Deanna Lorianni is co-owner and principal of Zuula Consulting, a writing firm specializing in verbal branding, copywriting and writing coaching. Contact her by e-mailing .(JavaScript must be enabled to view this email address), calling (804) 308-3194 or visiting http://www.zuulaconsulting.com.
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Long & Foster’s Innsbrook, Short Pump offices participate in community service day event


Thousands of real estate agents and employees with Long & Foster Real Estate, including those at the Innsbrook and Short Pump offices in Glen Allen, Virginia, took part in the company’s 20th annual Community Service Day June 7.

The Innsbrook and Short Pump offices chose to volunteer with Housing Families First on June 7. The organization’s mission provides families experiencing homelessness with what they need to move to a stable housing situation. > Read more.

Network of Enterprising Women to award scholarships to local HS grads

Three recent Henrico County high school graduates are among the 10 local students who will receive scholarships from the Network of Enterprising Women during the organization's monthly luncheon July 6. > Read more.

Crime Stoppers’ Crime of the Week – June 26, 2017


Richmond detectives need the public’s help to identify the vehicle and suspects in the shooting incident of a 7-year-old boy and an adult male. Can you help Crime Stoppers solve this latest shooting?

The shooting occurred in the 1500 block of North 22nd Street in the Fairmount neighborhood of the city. Officers arrived and found the two victims near a bus stop. > Read more.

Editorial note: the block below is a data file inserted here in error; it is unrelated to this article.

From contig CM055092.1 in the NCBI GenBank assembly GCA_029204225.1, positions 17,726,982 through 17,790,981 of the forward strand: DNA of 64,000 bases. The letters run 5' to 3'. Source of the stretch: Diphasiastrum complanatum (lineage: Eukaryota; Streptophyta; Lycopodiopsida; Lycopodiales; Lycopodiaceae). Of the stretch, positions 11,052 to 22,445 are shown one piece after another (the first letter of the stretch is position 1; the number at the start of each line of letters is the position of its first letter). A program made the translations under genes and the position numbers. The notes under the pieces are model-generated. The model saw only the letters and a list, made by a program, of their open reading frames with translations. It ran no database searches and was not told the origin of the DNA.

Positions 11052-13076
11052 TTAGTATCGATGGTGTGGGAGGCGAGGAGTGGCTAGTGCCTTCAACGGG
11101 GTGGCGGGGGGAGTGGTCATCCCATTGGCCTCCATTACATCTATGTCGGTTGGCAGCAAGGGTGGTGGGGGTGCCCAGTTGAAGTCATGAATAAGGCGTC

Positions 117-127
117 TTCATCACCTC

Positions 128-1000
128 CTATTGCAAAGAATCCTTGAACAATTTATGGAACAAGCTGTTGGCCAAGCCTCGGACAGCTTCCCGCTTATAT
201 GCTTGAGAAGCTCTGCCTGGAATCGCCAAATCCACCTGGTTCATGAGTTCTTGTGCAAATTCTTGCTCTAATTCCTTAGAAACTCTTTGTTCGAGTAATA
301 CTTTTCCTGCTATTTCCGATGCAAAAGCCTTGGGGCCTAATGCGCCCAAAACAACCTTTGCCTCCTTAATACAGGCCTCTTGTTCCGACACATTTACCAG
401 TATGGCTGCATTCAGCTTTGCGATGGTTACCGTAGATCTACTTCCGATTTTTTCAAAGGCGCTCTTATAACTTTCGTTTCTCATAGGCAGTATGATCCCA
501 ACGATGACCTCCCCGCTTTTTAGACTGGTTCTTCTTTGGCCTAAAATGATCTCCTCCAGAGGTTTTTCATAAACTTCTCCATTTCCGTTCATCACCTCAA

Richmond Montessori School earns VAIS reaccreditation


Richmond Montessori School, an independent Montessori school for children ages 2 to 14, recently earned reaccreditation from the Virginia Association of Independent Schools. The VAIS accreditation program is one of only a few recognized at the national level through the National Association of Independent School's Commission on Accreditation and is also recognized and approved by the Virginia Board of Education through the Virginia Council for Private Education. > Read more.

Business in brief


Neil Burton, the founder of Strangeways Brewing in Henrico, will serve on the 2017-18 Leadership Council of The Virginia Craft Brewers Guild (VCBG). Burton will share the chairmanship of the Marketing & Tourism Committee with Kevin Erskine of Coelacanth Brewing. Other local brewers in leadership positions include Eric McKay of Hardywood Park Craft Brewery (VCBG chair), Hunter Smith of Champion Brewing Company (co-chair of the Government Affairs Committee) and Kate Lee of Hardywood (co-chair of the Quality Committee). > Read more.

Henrico Business Bulletin Board

June 2017
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The Gayton Kirk Presbyterian Church, 11421 Gayton Rd., is seeking volunteers for their annual Rise Against Hunger event. The church hopes to pack 20,000 meals for school children across the world. The event starts at 5 p.m. Richmond’s Tommy Written Jazz Trio will provide entertainment. For details, call 741-5254 or visit http://www.thegaytonkirk.org. Full text